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The Life-Giving Sword: Secret Teachings from the House of the Shogun Paperback – December 11, 2012


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Frequently Bought Together

The Life-Giving Sword: Secret Teachings from the House of the Shogun + The Unfettered Mind: Writings from a Zen Master to a Master Swordsman + Hagakure: The Book of the Samurai
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Product Details

  • Paperback: 192 pages
  • Publisher: Shambhala (December 11, 2012)
  • Language: English
  • ISBN-10: 1590309901
  • ISBN-13: 978-1590309902
  • Product Dimensions: 7.6 x 5.4 x 0.4 inches
  • Shipping Weight: 7.8 ounces (View shipping rates and policies)
  • Average Customer Review: 4.4 out of 5 stars  See all reviews (19 customer reviews)
  • Amazon Best Sellers Rank: #401,397 in Books (See Top 100 in Books)

Editorial Reviews

From Publishers Weekly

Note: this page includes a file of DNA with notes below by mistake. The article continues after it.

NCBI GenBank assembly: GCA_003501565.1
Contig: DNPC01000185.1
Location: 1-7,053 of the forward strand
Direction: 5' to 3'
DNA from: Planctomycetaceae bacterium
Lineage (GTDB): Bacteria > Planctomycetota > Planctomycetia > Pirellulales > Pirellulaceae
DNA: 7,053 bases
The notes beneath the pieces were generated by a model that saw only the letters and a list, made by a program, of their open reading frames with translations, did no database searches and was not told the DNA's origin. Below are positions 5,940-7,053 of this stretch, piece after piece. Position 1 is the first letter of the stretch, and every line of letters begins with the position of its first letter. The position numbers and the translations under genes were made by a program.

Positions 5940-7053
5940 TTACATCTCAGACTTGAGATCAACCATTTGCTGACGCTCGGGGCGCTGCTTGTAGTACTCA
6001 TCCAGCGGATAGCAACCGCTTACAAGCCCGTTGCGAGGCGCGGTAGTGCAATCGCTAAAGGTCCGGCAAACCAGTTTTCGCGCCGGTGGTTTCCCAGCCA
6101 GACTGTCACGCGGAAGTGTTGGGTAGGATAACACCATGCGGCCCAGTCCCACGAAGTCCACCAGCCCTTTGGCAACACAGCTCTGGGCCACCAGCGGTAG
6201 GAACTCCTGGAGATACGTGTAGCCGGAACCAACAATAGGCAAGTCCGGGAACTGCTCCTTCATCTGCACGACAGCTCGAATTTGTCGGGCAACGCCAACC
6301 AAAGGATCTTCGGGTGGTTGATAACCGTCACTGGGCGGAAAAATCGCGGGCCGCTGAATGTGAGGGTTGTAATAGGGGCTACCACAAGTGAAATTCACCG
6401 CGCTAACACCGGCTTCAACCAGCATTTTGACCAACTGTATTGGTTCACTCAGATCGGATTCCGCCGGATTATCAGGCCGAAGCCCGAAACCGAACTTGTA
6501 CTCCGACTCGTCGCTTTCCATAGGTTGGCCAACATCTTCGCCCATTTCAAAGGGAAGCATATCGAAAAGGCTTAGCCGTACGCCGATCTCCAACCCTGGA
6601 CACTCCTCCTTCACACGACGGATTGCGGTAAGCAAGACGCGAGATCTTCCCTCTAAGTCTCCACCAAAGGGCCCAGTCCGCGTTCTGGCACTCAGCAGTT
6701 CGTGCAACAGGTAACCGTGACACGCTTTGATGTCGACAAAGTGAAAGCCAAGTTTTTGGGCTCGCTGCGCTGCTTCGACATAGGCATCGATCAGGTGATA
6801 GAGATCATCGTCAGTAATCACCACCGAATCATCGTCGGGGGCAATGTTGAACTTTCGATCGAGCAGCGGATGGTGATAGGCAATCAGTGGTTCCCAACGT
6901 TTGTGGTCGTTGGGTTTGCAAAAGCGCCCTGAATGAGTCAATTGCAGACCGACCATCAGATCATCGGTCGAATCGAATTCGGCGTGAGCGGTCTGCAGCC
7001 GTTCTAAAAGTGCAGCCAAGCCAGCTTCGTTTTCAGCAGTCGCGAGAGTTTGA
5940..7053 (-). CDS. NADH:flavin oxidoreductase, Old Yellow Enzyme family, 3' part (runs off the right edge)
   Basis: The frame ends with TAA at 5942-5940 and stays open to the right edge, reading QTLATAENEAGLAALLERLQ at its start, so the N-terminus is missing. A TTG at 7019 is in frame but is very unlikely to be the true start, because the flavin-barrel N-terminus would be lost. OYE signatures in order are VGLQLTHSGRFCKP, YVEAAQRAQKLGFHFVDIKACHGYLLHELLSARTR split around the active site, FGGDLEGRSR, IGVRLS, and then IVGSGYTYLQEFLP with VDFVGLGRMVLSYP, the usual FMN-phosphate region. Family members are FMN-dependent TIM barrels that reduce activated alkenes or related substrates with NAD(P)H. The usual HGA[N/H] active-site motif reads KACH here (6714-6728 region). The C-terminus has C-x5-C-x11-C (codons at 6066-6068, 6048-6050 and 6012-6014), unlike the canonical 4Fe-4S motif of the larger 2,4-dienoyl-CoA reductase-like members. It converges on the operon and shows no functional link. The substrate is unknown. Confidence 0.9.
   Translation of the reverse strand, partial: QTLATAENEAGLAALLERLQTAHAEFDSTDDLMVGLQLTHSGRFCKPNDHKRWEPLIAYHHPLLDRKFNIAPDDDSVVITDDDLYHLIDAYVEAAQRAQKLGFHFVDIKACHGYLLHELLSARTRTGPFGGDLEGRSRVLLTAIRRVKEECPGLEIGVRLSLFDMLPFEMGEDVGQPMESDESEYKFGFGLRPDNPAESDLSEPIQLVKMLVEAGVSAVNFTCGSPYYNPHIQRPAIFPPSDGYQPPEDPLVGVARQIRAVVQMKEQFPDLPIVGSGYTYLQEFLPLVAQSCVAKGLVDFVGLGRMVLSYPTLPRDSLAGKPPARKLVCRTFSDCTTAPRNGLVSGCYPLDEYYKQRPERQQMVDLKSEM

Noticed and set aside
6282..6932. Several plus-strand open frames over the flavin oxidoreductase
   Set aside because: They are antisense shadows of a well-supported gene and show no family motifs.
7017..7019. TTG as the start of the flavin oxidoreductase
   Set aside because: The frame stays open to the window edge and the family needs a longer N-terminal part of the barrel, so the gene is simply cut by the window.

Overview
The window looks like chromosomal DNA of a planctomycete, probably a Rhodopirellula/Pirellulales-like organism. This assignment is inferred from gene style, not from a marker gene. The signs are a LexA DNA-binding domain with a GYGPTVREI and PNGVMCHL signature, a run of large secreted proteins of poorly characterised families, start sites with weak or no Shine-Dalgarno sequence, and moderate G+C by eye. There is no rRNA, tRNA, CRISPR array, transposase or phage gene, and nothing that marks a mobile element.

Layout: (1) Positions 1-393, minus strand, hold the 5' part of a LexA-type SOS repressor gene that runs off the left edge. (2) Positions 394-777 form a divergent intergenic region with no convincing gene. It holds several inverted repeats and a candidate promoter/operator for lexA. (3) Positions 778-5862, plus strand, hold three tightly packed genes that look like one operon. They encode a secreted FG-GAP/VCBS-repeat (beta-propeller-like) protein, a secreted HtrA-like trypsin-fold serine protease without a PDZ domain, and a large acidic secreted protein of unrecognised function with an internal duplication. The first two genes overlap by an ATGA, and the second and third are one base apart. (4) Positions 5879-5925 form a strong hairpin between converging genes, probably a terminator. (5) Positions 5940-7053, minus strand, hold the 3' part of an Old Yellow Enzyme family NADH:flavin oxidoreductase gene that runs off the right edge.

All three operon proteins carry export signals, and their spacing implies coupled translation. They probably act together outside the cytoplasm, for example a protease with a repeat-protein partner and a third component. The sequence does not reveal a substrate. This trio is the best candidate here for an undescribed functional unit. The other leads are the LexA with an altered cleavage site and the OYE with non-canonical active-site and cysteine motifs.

Just in time to capitalize on the cinematic vogue for samurai epics comes this new translation of a classic 17th-century Japanese swordsmanship manual. Heavily influenced by Zen Buddhism, Munenori, a swordsmanship instructor to several Shoguns, downplays the training and extols the spiritual enlightenment and life lessons to be gained through martial arts. A few rules of thumb like "you attain the victory by having your opponent make the first move" and "it is dangerous to get any closer than one foot" could be useful in a sword fight, but actual combat maneuvers like Billowing Clouds, Flower Wheel and Sword of Mystery must be learned through "oral transmission" since "they are difficult to express in written words." (A lengthy appendix taken from another source, containing period illustrations and detailed but still opaque instructions on fighting moves, confirms this insight.) Instead of specific routines, Munenori emphasizes the attainment of No-Mind, the Zen version of "flow" in which one's swordplay proceeds without self-conscious thought. The book's philosophy, it must be said, is also pretty difficult to express in written words, and is conveyed through poetic imagery ("with a pilfered glance, the dragonfly evades the shrike") and mystic paradoxes ("that which is called existence is nothing other than non-existence, and that which is called non-existence is none other than existence.") Munenori's rambling exposition of it may lead readers to conclude that, whatever wisdom comes of a lifetime of sword fighting, it doesn't impart a polished literary sensibility. Fortunately, Wilson, translator of several samurai works, includes a substantial biography of Munenori that illuminates the political and cultural background of the samurai ethos and clarifies Munenori's doctrines for novice readers. Photos.